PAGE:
< Back to front pageText size +

Imitating Indy

Posted by Christopher L. Gasper, Globe Staff  March 8, 2010 12:56 PM

E-mail this article

Invalid E-mail address
Invalid E-mail address

Sending your article

Not to be a fatalist, but maybe the Mayans were right and the end is near. Because these are strange times.

Last week, it was nearly as warm here as it was in Fort Myers, Fla., Indianapolis Colts president Bill Polian, speaking at an MIT sports symposium, came out and defended Bill Belichick, and Belichick borrowed from the Colts' team-building blueprint during the start of NFL free agency.

The Patriots' focus in the first foray of free agency was on taking care of their own, building, or rebuilding, from within.

They signed franchise-tagged nose tackle Vince Wilfork to a five-year, $40 million deal, re-upped outside linebacker Tully Banta-Cain with a three-year, $13.5 million deal (with incentives and escalators that could push the value of the deal near $19 million) and put off starting right guard Stephen Neal's retirement with a two-year deal.

All three players were brought into the league by the Patriots and developed by them. Banta-Cain, a 2003 seventh-round pick, had a two-year detour in San Francisco, but the prodigal pass rusher returned last season and led the team in sacks with 10.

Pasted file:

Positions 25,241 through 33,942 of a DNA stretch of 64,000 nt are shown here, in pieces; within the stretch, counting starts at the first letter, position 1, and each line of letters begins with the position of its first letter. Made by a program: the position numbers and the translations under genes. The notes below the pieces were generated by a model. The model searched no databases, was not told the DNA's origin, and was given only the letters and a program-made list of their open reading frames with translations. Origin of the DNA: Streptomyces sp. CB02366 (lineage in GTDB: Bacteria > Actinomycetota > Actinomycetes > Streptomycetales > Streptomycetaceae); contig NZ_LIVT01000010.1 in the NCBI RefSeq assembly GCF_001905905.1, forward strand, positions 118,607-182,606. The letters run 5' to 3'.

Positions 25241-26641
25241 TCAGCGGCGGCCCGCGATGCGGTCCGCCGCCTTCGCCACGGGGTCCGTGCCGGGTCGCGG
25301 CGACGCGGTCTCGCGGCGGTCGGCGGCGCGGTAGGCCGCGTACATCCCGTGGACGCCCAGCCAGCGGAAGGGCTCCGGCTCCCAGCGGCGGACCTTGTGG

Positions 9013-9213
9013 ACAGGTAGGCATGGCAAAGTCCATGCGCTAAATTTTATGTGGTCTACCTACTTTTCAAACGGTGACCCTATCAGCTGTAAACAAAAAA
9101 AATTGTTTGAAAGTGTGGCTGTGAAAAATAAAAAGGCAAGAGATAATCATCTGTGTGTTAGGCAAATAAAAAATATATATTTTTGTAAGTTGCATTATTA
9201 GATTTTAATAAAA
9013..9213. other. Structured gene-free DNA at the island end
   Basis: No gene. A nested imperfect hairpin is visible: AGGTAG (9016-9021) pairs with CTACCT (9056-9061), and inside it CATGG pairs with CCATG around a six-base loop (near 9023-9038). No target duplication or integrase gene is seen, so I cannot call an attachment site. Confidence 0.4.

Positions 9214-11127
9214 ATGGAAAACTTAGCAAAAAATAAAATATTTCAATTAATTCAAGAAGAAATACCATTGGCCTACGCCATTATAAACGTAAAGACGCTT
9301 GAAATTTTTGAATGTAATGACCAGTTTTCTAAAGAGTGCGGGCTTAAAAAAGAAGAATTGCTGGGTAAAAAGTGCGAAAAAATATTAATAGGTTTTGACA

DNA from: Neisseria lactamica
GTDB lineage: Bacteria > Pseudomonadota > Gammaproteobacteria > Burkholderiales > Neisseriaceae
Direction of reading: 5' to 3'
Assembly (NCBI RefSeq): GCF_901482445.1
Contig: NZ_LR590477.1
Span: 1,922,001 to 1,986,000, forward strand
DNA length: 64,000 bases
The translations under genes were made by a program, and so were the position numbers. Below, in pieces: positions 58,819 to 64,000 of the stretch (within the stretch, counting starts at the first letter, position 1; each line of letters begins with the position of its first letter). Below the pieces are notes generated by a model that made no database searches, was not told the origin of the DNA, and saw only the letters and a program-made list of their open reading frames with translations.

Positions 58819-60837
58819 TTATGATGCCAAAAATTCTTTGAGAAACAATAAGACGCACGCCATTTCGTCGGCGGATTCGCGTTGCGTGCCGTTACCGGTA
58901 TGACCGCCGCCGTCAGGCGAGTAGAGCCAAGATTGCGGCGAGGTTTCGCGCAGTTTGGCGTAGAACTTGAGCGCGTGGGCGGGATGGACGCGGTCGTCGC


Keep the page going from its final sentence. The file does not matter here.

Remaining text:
The signings didn't just send an important message to the players in the locker room about the team's financial philosophy; it also sent an important message about the direction of the team. You would think that after a disappointing 10-6 season and the playoff obliteration at the hands of Baltimore that Belichick would be inclined to blow the team up and start over. Instead he's bringing it back and in the process creating the type of continuity the Colts have and the Patriots used to have.

The Patriots want to lock up cornerback Leigh Bodden, who is in Houston today, and defensive end Jarvis Green. We all expect running back Kevin Faulk to return.

The "Pay-tree-aughts" as Polian would say, also have four picks in the top 53, including a trio of second-rounders. This has been Polian's plan, shell out the money for the players on your roster you value and then build the rest of the team around them with draft picks or low-budget pickups.

Belichick has always said he does what is in the best interest of the team. The translation for that is that you can't pin him or the team down to any one way of doing business. But this does feel like a paradigm shift at Patriot Place.

Since the end of the 2006 season, the Patriots had become too reliant on Hessian soliders to fortify Fort Foxborough. They have assumed they can simply plug an accomplished or semi-accomplished veteran player into their system and he will succeed. But just like a suit sometimes reputation doesn't equal fit.

Belichick is going bespoke, with players he already knows are fits.

Bodden might be the biggest test of this strategy. While Bodden has had success playing in the Belichick system here and in Cleveland under former Patriots defensive coordinator Romeo Crennel, he is not as wedded to it as you might think.

Bodden was available to the Patriots at a discount ($2.25 million) last season because the Detroit Lions cut him before he had a roster bonus due that would have kicked in a four-year, $27 million extension.